1984 - The Mockers – ‘Forever Tuesday Morning’...
It’s an equinoxial Tuesday and I’ve had enough of wet, cold Canterbury. The Met. Service says it’s here to stay but the West Coast looks promising... Re-supply the Gypsy Rover – sleeping bag, tucker, camera, winter gear, fuel. By Sheffield a thin strip of white mountain gleams ahead from beneath the dismal ceiling, then expands to a perfect sky. Lunch at Springfield - there’s a choice – store, pub or Yellow Caf’ on the main street (SH73) of this once busy railway town, now a sleepy hamlet. The station too has a café, though it runs shorter hours and is, naturally, by the rail not the highway. To the station then; “A cheese scone and a long black please”. The scone is fresh and warm, the coffee excellent. The lady and her son are chatty, he has a 4WD so we chat that. Across the rail is a partly restored historic loco and more down the line. A train driver arrives with an RT but no train, there’s a panic on! Heading west into the Waimakariri’ Gorge a train passenger had spotted, down a bank, a prone motorbike and body so ‘pulled the cord’. Train skids to a stop partly in a tunnel, once out the driver radios for help then restarts.
An entertaining lunch!
Help is despatched, can’t find body or bike. Then there’s report of a fire further on so the Fire Service is aroused, their siren wails. And wails – it’s a small place - most are working. Turns out a rail crew had started a track-side fire, quickly out. Quite an entertaining lunch! I’m off again, tally ho. Cruisy run, perfect day, magic mountains, little traffic, two fire engines returning, some road-works, new bit near Arthur’s now finished. A kea dances the white line. I take the Old Christchurch Rd to Hokitika, a pleasant long shortcut. Get a fresh Ciabatta, top up fuel, then head to Lake Kaniere for the night. Cook a meal as the sun does it’s Big Orange thing, then the temperature plummets. The lake is like glass with trees carved from solid coal. My cooker seems odd. An edge of the pot is glowing? When lifted there’s a flare of the burner there. Once its cooled I re-pump the (white spirit) stove, open it’s valve to see a fine spray of fuel from that point! Uh, oh. No coffee then? I remove the brass vapouriser pipe to inspect, sure enough there’s a crack at a bend! It’s over ten years old and well used. The crack is caused by the pipe expanding and contracting as it heats and cools work-hardening the metal.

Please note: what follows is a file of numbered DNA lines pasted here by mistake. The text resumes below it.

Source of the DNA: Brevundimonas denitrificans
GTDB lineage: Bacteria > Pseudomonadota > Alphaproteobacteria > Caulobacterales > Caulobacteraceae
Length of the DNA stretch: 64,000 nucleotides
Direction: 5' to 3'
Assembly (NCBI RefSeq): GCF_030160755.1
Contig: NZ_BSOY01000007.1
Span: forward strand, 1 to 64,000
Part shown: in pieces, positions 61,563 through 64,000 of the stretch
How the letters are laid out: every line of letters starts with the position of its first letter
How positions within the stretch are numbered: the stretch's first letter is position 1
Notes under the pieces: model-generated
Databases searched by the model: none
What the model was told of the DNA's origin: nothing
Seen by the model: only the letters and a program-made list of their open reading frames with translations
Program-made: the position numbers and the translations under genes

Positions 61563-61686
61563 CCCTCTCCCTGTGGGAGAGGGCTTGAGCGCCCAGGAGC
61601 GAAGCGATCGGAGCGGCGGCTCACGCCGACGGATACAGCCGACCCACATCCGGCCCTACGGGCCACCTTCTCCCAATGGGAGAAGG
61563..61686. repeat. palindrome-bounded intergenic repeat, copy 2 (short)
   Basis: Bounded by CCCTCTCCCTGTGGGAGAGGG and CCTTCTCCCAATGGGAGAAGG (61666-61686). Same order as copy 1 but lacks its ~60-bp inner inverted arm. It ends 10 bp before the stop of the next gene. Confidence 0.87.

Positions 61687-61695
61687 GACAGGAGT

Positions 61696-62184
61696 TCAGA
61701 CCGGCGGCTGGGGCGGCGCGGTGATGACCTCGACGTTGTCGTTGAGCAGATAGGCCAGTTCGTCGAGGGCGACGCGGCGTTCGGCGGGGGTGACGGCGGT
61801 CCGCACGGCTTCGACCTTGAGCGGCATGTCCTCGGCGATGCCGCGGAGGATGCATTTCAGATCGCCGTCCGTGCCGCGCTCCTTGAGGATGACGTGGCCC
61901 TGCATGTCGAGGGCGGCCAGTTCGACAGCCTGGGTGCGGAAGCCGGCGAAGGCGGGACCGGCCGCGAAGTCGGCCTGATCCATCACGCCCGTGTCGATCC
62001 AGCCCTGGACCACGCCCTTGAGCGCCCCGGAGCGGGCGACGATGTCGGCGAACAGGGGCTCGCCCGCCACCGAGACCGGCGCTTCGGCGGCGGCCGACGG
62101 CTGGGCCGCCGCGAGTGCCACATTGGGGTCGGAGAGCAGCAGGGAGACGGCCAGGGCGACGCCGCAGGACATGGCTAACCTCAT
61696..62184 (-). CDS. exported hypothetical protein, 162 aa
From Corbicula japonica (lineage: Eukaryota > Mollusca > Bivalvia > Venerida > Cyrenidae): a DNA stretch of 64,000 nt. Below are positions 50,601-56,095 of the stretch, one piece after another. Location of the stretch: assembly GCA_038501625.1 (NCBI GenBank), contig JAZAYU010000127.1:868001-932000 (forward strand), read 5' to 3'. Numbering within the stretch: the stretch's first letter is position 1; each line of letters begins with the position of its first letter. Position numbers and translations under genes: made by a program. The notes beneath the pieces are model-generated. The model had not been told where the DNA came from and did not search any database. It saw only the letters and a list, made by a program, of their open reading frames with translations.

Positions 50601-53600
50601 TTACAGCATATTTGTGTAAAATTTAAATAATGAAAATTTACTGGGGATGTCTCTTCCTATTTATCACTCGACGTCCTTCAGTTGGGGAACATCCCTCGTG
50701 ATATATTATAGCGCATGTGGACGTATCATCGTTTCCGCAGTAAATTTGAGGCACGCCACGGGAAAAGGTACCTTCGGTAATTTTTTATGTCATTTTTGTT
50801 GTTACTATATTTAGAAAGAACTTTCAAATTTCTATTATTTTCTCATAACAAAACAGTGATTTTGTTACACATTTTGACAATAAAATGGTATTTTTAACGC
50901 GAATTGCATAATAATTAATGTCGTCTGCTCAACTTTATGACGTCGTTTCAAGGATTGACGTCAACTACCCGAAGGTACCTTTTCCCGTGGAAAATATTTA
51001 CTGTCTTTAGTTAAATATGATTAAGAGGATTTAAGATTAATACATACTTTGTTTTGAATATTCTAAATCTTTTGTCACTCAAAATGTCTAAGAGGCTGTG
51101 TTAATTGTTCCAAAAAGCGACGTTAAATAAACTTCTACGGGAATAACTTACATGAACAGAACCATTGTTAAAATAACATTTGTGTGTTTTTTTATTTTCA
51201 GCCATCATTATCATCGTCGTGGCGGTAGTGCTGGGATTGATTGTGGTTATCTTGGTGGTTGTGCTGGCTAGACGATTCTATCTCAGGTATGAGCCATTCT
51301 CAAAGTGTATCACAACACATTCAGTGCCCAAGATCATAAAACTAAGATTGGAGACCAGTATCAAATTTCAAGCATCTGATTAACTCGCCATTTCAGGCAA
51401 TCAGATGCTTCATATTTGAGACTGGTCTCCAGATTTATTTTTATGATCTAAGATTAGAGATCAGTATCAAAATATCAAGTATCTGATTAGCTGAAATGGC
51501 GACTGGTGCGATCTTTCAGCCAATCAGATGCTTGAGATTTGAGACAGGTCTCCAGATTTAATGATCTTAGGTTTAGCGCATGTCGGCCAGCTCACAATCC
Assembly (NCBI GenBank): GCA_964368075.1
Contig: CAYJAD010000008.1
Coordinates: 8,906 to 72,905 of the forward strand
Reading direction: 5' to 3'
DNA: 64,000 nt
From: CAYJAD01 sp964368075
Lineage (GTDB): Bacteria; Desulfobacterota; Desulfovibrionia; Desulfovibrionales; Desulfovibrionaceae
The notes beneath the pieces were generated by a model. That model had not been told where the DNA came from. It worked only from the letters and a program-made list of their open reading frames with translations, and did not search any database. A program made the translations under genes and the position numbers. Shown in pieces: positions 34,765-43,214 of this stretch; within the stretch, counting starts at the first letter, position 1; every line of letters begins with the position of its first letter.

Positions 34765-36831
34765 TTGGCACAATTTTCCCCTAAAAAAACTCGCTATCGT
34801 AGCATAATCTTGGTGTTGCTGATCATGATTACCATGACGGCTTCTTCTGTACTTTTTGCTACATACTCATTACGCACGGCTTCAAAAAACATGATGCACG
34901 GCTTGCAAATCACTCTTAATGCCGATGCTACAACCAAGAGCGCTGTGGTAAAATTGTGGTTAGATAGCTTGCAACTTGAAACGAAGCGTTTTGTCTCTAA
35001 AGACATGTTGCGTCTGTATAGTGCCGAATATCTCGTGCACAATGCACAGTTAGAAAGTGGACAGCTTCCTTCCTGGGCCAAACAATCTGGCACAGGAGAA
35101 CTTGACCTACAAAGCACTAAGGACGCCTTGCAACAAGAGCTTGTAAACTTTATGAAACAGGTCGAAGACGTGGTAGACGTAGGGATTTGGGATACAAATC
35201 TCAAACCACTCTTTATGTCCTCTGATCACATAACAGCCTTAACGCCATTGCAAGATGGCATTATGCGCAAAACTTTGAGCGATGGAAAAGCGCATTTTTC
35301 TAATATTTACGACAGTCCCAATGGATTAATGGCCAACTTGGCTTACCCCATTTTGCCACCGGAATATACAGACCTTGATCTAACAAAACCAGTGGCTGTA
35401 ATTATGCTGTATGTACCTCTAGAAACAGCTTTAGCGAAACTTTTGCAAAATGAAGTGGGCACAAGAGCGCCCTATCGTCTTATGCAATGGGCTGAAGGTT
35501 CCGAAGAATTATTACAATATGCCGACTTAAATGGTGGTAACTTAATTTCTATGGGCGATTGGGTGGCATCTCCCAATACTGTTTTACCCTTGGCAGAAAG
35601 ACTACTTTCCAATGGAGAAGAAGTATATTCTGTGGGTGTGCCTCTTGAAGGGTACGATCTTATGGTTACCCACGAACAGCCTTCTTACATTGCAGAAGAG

Clear as an open window!
Next morn I scout Hoki’ for a new part, no luck. A plumber then, to silver solder it? Nope, they are all servicing dairy farms so I head for Greymouth via backroads less travelled. Bright day, clear as an open window, still as a power pylon. Each lake reflects the sky more blue than it really is. I find a willing engineer so file out the crack, he makes a nice weld. Unfortunately when tested there’s another tiny crack. To the Big Red shed for a cheap gas stove. They are on special at twenty bucks and four cartridges for five! I march off smiling. It works well but is too big for my ‘kitchen’. Once home I order a new pipe. Stove now runs like new.
Coast with the most!
Three days in Westland at its best, and away from Eastland at its worst, eased my soul. The West Coast is a narrow coastal strip hemmed in by mountains and sea. The main highway (SH6) runs north/south and is scenic but getting off it brings treasures – lakes, thick native bush, gold or coal mines and relics thereof, beaches, rivers and waterfalls. Maori carvings in Pounamu (jade) are available from their creators. It’s nice in the dry but better when it’s wet. Rain awakens waterfalls, makes the bush sparkle and the mud muddier. Try any backroad for its surprises, look for flashes of cascade to the sides. Check out museums that feature gold, coal, forestry, fishing, transport and shipping on this hazardous coastline. There’s plenty of 4WD trips about (though if I told you where my mates would kill me) and they change often. Some need a two metre wheelbase and a metre of clearance, 35” tyres, trainer wheels on the door handles, enough rope to moor a ship, a winch to lift it and pockets so deep they drag on the ground. Others don’t!
The West Coast at its wild best.